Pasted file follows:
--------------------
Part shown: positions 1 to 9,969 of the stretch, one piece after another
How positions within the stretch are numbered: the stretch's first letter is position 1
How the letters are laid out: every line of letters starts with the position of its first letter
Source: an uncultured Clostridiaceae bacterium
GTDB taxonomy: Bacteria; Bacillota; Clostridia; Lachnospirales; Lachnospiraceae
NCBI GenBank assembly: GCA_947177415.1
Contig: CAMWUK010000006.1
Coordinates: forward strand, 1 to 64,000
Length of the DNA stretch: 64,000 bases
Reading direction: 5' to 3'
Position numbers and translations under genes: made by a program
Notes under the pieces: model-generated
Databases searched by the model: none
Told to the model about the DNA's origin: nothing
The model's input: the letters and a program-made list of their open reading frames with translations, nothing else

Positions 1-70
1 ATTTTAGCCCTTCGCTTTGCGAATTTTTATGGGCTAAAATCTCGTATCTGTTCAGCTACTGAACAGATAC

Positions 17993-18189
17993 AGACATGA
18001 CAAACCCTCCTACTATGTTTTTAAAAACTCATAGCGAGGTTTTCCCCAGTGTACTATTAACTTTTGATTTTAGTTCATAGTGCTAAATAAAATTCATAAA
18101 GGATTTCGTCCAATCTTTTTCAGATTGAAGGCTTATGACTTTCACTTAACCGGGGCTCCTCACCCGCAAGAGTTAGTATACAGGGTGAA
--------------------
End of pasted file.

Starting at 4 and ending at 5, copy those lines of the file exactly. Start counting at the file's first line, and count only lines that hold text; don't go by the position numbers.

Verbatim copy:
Source: an uncultured Clostridiaceae bacterium
GTDB taxonomy: Bacteria; Bacillota; Clostridia; Lachnospirales; Lachnospiraceae